Picture Perfect: About Quality
We want you to make your recording in the most convenient way, but we also hope that you’ll send us the best quality video you can. Be sure your interviewee is well-lighted and visible, and that they can be heard. It’s worth doing a few test runs just to be sure, whether you’re using your phone camera or something more elaborate. We may not be able to use videos if they are extremely poor quality, so do your best to make yours fabulous!
A familiar face.
If you’ve never done this before, choose someone you know or are acquainted with, not a stranger.
Conduct the interview in a location where they are comfortable – in their home, or someplace they frequent regularly.
Prepare a List.
Come up with a list of general topic areas. (It’s okay to share with them ahead of time if they ask.)
Generally shared stories for this site should be anywhere from 8-10 minutes to one hour in length, with as little editing as possible (no editing is fine).
Arranging the interview.
Set the time and date, and have them arrive 15 minutes early (or you arrive early if you are coming to them) to allow for setup time. Ask them to consider their story – what would they want people to know about their queer life? Tell them you are going to be asking only very general questions to guide the interview. The interviewee has the reins.
At the interview.
Make sure you have everything you need before you start. Have water, cough drops, and Kleenex nearby. Plan things so there will be no interruptions.
Focus on them.
The camera should be focused on them; you should be behind the scenes rather than visible. A stable camera is usually best, so a tripod may be helpful.
Start by getting facts: name, age, how they identify, residence, where from, how long at current location, occupation, passion, etc. Then ask a casual question or two. The point is to get them used to the format so they can relax and express themselves naturally. Save the more challenging questions for the middle of the interview, once you’ve gotten them talking. Then at the end, wind down with some more casual questions.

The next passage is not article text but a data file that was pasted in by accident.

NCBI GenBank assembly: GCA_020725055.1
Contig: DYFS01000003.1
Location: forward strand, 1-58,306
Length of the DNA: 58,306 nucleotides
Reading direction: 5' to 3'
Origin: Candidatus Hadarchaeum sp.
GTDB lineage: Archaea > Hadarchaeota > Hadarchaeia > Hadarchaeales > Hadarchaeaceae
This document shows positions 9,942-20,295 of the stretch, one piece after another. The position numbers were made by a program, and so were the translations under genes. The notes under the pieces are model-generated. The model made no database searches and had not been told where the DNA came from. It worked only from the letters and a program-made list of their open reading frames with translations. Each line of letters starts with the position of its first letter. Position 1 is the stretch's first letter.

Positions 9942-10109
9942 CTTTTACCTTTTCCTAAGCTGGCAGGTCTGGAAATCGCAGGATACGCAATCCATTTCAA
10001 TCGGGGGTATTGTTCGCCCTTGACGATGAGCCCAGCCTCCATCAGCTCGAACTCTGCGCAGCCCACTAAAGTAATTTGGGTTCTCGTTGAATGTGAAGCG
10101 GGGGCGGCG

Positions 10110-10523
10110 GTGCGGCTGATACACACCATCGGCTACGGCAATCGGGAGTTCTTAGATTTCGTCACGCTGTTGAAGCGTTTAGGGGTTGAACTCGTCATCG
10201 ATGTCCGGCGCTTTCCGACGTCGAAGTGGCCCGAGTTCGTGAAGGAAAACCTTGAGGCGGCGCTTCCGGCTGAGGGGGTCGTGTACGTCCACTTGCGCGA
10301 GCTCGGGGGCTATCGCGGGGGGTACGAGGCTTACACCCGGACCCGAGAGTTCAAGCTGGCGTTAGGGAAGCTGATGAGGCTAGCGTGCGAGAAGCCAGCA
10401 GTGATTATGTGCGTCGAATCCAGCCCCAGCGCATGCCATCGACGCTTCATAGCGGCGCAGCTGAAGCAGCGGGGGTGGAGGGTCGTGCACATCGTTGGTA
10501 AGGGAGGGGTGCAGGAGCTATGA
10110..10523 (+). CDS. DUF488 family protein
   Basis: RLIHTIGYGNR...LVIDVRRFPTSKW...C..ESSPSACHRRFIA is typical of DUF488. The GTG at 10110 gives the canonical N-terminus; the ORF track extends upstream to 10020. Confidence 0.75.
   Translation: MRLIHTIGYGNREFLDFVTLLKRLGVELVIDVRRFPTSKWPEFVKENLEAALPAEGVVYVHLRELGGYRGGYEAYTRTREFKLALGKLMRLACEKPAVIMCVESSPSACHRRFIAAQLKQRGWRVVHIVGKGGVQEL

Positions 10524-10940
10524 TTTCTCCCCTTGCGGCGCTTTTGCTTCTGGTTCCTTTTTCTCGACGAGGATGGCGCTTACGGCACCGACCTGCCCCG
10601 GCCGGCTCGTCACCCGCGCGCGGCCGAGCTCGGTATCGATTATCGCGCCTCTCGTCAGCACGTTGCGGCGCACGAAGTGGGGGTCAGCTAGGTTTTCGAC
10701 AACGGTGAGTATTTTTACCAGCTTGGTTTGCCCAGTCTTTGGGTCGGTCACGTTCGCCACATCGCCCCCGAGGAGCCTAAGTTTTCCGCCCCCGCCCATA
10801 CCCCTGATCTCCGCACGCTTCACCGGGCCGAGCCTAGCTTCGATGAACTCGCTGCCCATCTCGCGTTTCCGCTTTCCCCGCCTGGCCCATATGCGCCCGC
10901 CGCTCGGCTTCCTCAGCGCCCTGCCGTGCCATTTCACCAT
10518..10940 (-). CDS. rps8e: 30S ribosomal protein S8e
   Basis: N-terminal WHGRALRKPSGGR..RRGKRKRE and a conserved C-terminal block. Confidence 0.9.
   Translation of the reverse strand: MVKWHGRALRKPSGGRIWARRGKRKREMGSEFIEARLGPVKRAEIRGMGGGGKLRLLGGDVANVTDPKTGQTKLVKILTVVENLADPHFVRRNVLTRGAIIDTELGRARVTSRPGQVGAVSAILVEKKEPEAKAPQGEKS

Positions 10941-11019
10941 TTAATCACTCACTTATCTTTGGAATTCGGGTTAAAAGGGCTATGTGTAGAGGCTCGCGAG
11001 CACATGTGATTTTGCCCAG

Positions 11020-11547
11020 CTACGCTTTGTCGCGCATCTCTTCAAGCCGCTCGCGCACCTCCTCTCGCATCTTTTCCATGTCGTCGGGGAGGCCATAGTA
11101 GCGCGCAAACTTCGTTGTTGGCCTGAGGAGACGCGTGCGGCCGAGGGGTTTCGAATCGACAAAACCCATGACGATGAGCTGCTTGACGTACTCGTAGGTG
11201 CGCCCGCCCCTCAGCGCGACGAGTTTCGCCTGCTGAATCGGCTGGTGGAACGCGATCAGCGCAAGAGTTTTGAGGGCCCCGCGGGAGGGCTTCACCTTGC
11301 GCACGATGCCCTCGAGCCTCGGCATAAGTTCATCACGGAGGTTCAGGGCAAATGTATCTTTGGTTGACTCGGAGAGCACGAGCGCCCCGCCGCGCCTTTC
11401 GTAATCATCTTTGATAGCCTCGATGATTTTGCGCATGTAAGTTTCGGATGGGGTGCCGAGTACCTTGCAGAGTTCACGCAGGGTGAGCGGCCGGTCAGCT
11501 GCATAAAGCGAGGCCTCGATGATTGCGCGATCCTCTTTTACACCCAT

Be unobtrusive but encouraging.
Be as unobtrusive as possible, while also encouraging the interviewee with smiles, nods, and positive body language.
Silence is golden.
Ask questions one at a time, try not to talk over the person, and allow silence to work for you: avoid the temptation of jumping in immediately at every pause.
Let them say it.
Say “Tell me in detail how you felt about that,” rather than “You felt that this was wrong, didn’t you?” Don’t suggest an answer in a question.
Get down to specifics.
Get them to be as specific as possible. When they say “those were the days,” ask them directly “What year was that?” as opposed to saying “you mean the 70’s, right?” That way the microphone will pick up what they say, not what you say. The same thing goes for other general terms like “them,” “the community,” “people,” and so forth.
Remember the viewer.
It’s not a joint reminiscence, gossip session or a conversation between you and your interviewee. Keep yourself out of it. If the interviewee indicates experiences that you have shared, remember that those who weren’t part of this will be viewing, and ask the subject to clarify things for the viewer. “You remember that wonderful group we were part of?” “Yes, I do, but can you describe the group for the viewer? Tell us their name and their mission and who they were.”
Use the language and terms used by your interviewee. Try not to use slang, unless the subject has already used the word or phrase.
If they seem to wander off-topic, that’s okay. If the interview really loses focus or turns into a rant, it’s okay to say “I’m really curious about xx, can we go back to that topic?” But don’t push it.
If at first you don’t succeed…
If the subject is unhappy with one of their responses, it’s okay to go back and review the question again.